Determination by United States Coast and Geodetic Survey commissioners the official arc(s) to be used
Actually survey and placement of preliminary markers for the state boundary line
Review of the surveyed state boundary line by the United States Coast and Geodetic Survey Commissioners to resolve any discrepancies
The permanent marking of the line every half mile with approved stone obelisks



William Hodgkins’ team immediately began scouting out existing boundary markers and then set to work determining their geographical coordinates.  To determine a point’s coordinate, triangulation would be used and the team sought out several key locations from which to determine the actual boundary.  These are shown on the drawing from the survey report and include; I – the Mason-Dixon determined northwestern corner of Maryland; K – a well-defined existing marker on the boundaries of Kennett and Pennsbury townships in Chester County, PA; C – a hickory tree marking the boundaries of Concord and Bethel townships in Delaware County, PA; R – the “ruins”, a location on the Delaware River of a former house or windmill that had been the starting point for previous border surveys.

With his data in hand Hodgkins proposed that the northern arc border between Delaware and Pennsylvania be an arc defined by segments of two arcs.  Based on his analysis he found the eastern part of the DE-PA border (basically the boundary common to Delaware County, PA and New Castle County, DE) from a point known as Kennett-Pennsbury east to “the ruins” on the Delaware River to be reasonably accurate.  An arc of radius 12.82 miles drawn from a point actually located in the Delaware River southeast of the New Castle Courthouse would provide an accurate definition of the border from Kennett-Pennsbury to the Delaware River.

For the western part of the boundary (basically the boundary common to Chester County, PA and New Castle County, DE), an arc of radius 11.58 miles centered on a point northwest of the courthouse would define the boundary between Kennett-Pennsbury and the Mason-Dixon Line going west.  Hodgkins’ report of 1893 details the geometry he proposed to finally define the Maryland-Delaware-Pennsylvania boundaries.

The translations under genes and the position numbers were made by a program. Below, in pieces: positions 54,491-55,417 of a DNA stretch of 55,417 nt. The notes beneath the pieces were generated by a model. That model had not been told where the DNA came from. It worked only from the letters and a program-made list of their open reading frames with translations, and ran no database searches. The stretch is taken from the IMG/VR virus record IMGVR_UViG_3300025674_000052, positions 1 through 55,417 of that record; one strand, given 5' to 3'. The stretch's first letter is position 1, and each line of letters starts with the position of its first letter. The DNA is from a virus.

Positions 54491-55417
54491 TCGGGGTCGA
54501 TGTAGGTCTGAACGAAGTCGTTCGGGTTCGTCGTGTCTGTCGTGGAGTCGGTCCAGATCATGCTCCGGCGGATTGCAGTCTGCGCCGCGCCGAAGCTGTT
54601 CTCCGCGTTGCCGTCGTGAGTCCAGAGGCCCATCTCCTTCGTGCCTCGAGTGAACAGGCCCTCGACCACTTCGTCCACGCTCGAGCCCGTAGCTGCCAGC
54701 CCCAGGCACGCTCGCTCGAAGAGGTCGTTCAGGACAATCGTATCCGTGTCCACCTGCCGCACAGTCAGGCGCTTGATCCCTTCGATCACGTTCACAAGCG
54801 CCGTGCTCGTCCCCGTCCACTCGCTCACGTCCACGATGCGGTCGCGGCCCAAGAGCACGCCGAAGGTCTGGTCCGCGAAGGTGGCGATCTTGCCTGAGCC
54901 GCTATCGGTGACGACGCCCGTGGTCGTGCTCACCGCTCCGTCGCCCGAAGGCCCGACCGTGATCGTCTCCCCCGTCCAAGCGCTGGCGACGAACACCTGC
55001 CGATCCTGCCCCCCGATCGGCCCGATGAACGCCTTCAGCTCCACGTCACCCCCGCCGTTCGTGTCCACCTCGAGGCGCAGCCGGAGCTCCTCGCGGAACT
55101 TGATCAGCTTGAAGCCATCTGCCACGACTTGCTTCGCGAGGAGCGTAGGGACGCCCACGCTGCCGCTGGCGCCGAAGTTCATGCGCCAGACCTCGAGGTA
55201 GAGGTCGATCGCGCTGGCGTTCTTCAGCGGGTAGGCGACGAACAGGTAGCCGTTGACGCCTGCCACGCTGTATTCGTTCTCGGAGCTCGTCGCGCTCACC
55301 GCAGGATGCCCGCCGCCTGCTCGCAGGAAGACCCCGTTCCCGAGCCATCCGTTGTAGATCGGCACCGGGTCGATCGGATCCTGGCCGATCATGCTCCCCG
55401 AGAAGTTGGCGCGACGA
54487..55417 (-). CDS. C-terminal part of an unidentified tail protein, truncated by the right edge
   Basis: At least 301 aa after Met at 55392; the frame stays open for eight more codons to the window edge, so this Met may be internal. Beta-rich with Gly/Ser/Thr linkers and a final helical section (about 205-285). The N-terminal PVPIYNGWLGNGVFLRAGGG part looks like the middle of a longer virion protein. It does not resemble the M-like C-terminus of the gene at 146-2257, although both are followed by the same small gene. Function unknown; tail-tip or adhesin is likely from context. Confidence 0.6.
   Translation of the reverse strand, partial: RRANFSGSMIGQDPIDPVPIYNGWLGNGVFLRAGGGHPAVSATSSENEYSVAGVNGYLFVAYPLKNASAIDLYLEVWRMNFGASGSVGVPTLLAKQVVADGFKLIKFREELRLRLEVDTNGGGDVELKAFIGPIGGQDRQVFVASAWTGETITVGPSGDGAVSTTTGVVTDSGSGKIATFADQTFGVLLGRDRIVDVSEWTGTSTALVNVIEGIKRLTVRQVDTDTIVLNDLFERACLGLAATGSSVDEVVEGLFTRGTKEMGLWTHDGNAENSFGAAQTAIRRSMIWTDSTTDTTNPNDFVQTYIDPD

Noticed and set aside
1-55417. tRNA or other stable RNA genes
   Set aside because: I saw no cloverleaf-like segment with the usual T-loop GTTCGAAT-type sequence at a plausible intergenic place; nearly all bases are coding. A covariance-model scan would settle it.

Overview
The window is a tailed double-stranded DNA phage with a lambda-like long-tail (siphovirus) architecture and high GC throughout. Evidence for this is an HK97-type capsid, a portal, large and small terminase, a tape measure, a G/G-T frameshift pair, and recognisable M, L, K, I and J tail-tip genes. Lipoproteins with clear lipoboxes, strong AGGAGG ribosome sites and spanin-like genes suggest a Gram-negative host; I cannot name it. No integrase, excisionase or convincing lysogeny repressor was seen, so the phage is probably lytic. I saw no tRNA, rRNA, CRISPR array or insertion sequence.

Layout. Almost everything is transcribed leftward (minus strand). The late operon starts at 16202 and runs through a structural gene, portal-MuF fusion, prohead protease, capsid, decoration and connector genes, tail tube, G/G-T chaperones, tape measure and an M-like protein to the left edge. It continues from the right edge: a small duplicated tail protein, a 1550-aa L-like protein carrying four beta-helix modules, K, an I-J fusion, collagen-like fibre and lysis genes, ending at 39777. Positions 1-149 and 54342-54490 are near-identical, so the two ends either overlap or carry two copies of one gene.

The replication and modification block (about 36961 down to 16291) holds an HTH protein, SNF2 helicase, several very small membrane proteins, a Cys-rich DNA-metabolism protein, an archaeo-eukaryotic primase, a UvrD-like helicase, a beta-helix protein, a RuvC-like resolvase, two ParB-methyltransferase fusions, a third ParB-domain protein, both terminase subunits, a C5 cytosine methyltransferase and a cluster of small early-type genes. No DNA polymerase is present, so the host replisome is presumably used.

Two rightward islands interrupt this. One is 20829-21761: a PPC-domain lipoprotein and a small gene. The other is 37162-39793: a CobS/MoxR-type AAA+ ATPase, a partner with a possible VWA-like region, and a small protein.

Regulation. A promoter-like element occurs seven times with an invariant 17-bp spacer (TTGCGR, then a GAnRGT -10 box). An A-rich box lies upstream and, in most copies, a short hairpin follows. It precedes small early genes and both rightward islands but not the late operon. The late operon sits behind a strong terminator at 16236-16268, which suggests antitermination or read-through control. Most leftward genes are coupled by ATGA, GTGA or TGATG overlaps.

1892 Survey Points

With approval from the Commission Hodgkins returned to place the actual Delaware-Pennsylvania boundary markers at ½ mile intervals.  In order to do this it was necessary to erect stations on either side of the boundary by designating major triangulation points.  These included Hamorton, Londonderry, White, and Whiteman in PA, Centerville, Meetinghouse Hill, and Mitchell’s Farm in DE, and Grays Hill in MD.  From these primary points, secondary triangulation points were determined from which the actual boundary points could be placed.

From known stations at locations such as Centerville and Meeting House Hill, DE, Londonderry, PA, and Gray’s Hill, MD other stations were defined including Mitchell Station on Woodside Farm, DE.  Mitchell Station would be defined from Meeting House Hill and Walnut Stations.  Mitchell Station would then be used to determine Hoopes, Foulk, and Southwood stations in PA as well as O’Neill and Stephen stations in DE.  Each of these stations would then be used to determine the precise locations of each of the 1/2–mile markers between mileposts 2 and 6.